http://www.wisegeek.com/what-is-cavitation.htm

So what it comes down to, is you don't want to restrict the inlet/outlet flows more then a pump can handle (permissable flow rates) for very long. A rubber impeller has a very short life span in those conditions.
..............................._/)
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Old 18-06-2007, 03:10   #10
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Operating against a closed discharge valve will cause a rotary pump to continue to build pressure until it either overloads the motor, or damages a component.

From Johnson Pump:

”... Do not run dry for more than 30 seconds. Lack of liquid will burn the impeller and damage the seals ...”
http://www.johnson-pump.com/JPMarine...-404_F2P10.pdf

”... This pump cannot run against a closed outlet. Risk for overheating ...”

http://www.johnson-pump.com/JPMarine...410_F4B-11.pdf


Dead head is the head produced by a pump at zero flow.
Pump dead head/shutoff head is where all power is delivered to no net flow out of the pump, so all power is being input only to the fluid contained within the pump itself. The high pressure fluid spills back past the impeller clearance into the intake area again. Look at the pump's efficiency at zero flow and you see it is very low, signifying that almost all the energy spent is being converted into heating up that little bit of trapped fluid. It will usually overheat quite rapidly, build up temperature and boil the fluid, dry seals and bearings.... and pretty soon you're smoked. Continued operation below 20% of BEP flow will usually start heating up the fluid, below 10% you will usually get some pretty fast temperature buildups to damaging levels.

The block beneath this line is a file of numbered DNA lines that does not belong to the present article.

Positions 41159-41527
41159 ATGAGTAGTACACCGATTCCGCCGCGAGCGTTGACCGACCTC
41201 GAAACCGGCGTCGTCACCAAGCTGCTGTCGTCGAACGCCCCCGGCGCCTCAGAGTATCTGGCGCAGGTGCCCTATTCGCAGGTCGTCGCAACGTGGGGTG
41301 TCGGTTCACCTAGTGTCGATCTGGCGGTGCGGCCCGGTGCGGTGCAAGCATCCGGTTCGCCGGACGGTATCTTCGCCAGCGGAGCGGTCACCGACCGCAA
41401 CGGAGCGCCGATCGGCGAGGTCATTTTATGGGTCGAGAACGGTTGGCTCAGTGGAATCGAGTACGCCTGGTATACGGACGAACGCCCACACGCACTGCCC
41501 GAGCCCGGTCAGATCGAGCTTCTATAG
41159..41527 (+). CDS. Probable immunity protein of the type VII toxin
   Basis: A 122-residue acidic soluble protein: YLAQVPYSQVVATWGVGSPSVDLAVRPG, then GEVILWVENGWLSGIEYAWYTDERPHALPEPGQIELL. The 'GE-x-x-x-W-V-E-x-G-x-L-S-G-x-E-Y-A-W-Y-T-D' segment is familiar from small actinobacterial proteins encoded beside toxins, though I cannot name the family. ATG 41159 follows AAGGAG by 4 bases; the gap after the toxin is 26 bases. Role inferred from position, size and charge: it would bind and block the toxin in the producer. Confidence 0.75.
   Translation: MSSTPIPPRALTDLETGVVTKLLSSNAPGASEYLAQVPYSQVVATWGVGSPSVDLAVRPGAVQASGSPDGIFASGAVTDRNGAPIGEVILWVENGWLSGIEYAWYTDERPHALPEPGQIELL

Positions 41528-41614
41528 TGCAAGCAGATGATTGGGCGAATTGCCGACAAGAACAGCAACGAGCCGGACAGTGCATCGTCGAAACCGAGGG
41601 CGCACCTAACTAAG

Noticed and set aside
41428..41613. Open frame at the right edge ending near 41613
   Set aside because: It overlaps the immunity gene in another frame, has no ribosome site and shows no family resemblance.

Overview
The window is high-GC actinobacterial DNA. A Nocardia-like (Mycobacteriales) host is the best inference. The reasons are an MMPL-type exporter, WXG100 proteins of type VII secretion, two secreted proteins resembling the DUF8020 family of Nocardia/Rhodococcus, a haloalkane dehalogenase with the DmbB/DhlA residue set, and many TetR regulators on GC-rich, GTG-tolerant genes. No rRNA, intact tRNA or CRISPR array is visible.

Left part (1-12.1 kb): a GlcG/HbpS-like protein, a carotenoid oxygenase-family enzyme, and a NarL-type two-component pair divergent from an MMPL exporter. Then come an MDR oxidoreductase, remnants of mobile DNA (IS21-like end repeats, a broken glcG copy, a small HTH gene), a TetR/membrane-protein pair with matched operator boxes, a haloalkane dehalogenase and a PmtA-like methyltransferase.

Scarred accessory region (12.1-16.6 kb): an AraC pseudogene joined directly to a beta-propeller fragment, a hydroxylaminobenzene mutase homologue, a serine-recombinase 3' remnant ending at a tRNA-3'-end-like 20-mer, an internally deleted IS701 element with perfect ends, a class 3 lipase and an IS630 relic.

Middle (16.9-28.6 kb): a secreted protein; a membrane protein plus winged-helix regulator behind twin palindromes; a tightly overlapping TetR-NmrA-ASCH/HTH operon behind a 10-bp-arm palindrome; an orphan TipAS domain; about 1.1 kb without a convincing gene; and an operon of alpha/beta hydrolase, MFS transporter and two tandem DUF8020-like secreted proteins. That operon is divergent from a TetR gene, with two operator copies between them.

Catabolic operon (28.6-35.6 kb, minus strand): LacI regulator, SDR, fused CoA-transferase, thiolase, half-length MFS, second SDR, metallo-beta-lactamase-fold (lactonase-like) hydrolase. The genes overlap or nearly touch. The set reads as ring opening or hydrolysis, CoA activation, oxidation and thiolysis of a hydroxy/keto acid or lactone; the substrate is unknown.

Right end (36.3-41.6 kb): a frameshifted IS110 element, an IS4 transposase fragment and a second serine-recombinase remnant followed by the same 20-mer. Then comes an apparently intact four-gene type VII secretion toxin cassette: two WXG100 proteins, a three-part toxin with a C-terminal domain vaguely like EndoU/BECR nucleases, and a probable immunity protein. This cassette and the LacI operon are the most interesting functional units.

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Old 27-06-2007, 22:58   #11
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Aloha All,
I started taking the clutch pump apart last week to replace bearings and seals. My pump has the ceramic seal which is on the shaft. I would like to replace the seal which fits between the ceramic and the bearing. It is called a GACO Part No SP 2701 48 and has B 31536 on it as well.
Does anyone know who I should call first to find such a seal? I did find the bearings at MaGuire.
JohnL